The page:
Knob and tube wiring was commonly installed in homes built before 1950. While it was suitable for the electrical needs of the time, this old wiring can be dangerous by today's standards. As a homeowner, it's important to be able to identify knob and tube wiring and understand the risks it poses. With some diligence and electrical know-how, I can find and fix any dangerous knob and tube wiring in my home.
What is Knob and Tube Wiring?
Knob and tube wiring consists of single black (hot) and white (neutral) wires that are separated by ceramic knobs and tubes.
- The black hot wires carry electricity from the main panel to outlets and fixtures.
- The white neutral wires return unused electricity back to the panel.
This type of wiring had no ground wire and was never intended to handle the electrical loads of modern households.
Key Characteristics of Knob and Tube Wiring
- Ceramic knobs - Wires are separated and supported by round or square ceramic knobs.
- Tubes - Wires pass through hollow ceramic tubes when they pass through walls, ceilings or studs.
- Insulation - Wires are fabric or rubber insulated. The insulation often deteriorates over time.
- Splices - Wires are spliced together with ceramic wire nuts or twisted seam connectors.
- Open air - Wires are run through open stud bays and ceiling joists, not through protective conduit.
Dangers of Knob and Tube Wiring
While knob and tube wiring has lasted surprisingly long in many homes, it does pose safety risks that I should take seriously.
The main danger is fire hazard. The old insulation on knob and tube wires often deteriorates, exposing bare copper conductors. This can lead to short circuits and excessive heat buildup. Fires often start where wires pass through wood studs and joists.
As knob and tube circuits are overloaded over the years, the fire danger goes up. I need to be very careful not to exceed the capacity of these old wires.
Exposed conductors can also create a shock hazard. If a bare hot wire makes contact with a grounded metal case like a sink, water pipe or duct work, it could electrify that surface and shock anyone who touches it.
Lack of Grounding
Proper grounding is essential for safety, but knob and tube wiring has no ground wires. Ungrounded wires and outlets can lead to shocks or damage to modern appliances and electronics.
Many insurance companies will not issue new policies on homes with knob and tube wiring due to the fire risks. Those that do often charge a higher premium or require that the wiring be replaced.
Locating Knob and Tube Wiring
Finding all the existing knob and tube wiring is the essential first step before I can fix or replace it. Here are the best ways to locate it:
Attic and Basement
I need to thoroughly inspect the attic (if accessible) and basement for the distinctive ceramic knobs, tubes and fabric-insulated wires. I may need to move a lot of insulation and stored items to gain full access.
Removing wall plate covers on outlets and switches can reveal old wiring. I need to check inside cabinets and chase walls as well.
I should trace wires from outlets and fixtures back as far as possible to find splices, routes into walls, and connections to the electrical panel.
Labels and Documentation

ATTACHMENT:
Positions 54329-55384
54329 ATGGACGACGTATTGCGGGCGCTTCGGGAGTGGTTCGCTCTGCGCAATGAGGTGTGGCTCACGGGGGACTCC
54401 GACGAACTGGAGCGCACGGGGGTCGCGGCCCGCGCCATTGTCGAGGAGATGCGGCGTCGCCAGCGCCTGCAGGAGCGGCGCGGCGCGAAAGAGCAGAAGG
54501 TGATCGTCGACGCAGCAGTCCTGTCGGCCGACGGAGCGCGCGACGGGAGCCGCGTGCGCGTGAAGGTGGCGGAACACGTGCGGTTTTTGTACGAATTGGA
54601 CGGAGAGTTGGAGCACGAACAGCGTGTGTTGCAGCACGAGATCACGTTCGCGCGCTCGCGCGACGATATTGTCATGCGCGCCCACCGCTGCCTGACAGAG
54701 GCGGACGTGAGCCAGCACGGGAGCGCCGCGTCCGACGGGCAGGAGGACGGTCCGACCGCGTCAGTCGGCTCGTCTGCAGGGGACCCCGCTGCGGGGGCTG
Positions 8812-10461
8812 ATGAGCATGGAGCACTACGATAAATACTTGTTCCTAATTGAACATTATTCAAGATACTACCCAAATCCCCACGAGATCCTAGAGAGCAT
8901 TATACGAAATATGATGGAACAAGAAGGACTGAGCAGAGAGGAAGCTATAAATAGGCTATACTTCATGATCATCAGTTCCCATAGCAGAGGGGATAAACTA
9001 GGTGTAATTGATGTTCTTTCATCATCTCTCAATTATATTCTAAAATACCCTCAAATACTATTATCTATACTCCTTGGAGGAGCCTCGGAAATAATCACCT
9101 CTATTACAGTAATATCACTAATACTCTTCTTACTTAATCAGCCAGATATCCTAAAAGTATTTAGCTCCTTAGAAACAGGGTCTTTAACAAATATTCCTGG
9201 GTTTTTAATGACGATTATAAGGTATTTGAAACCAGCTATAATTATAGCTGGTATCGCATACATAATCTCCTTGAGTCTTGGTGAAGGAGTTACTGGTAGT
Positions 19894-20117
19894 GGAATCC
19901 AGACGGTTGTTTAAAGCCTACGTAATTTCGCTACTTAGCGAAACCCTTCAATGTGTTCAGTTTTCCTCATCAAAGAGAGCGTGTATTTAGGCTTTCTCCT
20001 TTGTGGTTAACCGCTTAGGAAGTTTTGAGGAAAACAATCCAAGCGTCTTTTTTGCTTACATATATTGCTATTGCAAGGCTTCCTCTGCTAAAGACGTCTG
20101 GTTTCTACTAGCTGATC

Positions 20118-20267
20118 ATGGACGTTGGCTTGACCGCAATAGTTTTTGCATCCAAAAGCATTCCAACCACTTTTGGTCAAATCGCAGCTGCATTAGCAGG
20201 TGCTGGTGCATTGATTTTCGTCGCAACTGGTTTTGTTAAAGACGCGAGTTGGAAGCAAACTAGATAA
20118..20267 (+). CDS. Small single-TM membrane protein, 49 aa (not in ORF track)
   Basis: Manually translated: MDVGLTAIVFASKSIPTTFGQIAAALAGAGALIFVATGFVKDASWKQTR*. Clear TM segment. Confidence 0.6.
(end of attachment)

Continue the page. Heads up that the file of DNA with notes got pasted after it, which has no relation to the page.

If the previous homeowner left behind a diagram of wiring runs, it can provide valuable clues about the location of knob and tube circuits.
Evaluating Safety and Function
Once I've mapped out all the existing knob and tube wiring, I need to thoroughly evaluate its current safety and performance.
I will closely examine the full length of wires for signs of:
- Brittle, cracked insulation that exposes copper conductors
- Discoloration from overheating
- Spliced connections that are loose or corroded
Thermal imaging can also help identify hot spots.
I need to measure wire gauges and circuit loads to ensure knob and tube circuits are not overloaded beyond original specifications. This requires meticulous load calculations for all outlets and fixtures.
Using a multimeter, I can test for:
- Voltage drops under load that indicate undersized wiring
- Open neutral or hot wires
- Faulty grounds on 3-prong outlets
Checking for ground faults and arc faults also provides useful safety information.
Repairing or Replacing Knob and Tube Wiring
Once I've identified any risky or deficient knob and tube wiring in my home, I have two options - repair it or replace it completely.
Repairing Knob and Tube Wiring
If the original conductors are in good condition, I may be able to just:
- Replace degraded insulation using approved techniques
- Splice in a separate ground wire where needed
- Upgrade fuse and breaker panels
However, this is generally a short term fix.
Replacing Knob and Tube Wiring
For a permanent solution, I will likely need to:
- Run all new wiring with insulated cables in protective conduit
- Install a properly grounded and bonded system
- Add GFCI outlets for enhanced protection
- Use correct wire gauges for modern loads
Replacing knob and tube wiring is a major project, but well worth it for safety. I should hire a licensed electrician if I am not 100% confident in my electrical skills.
Protecting My Home with Safe Electrical
Finding and remediating any remaining knob and tube wiring gives me great peace of mind. By taking the right precautions, I can protect my family from fire and shock hazards. Investing in modern, code-compliant electrical wiring allows me to light up my home with safety.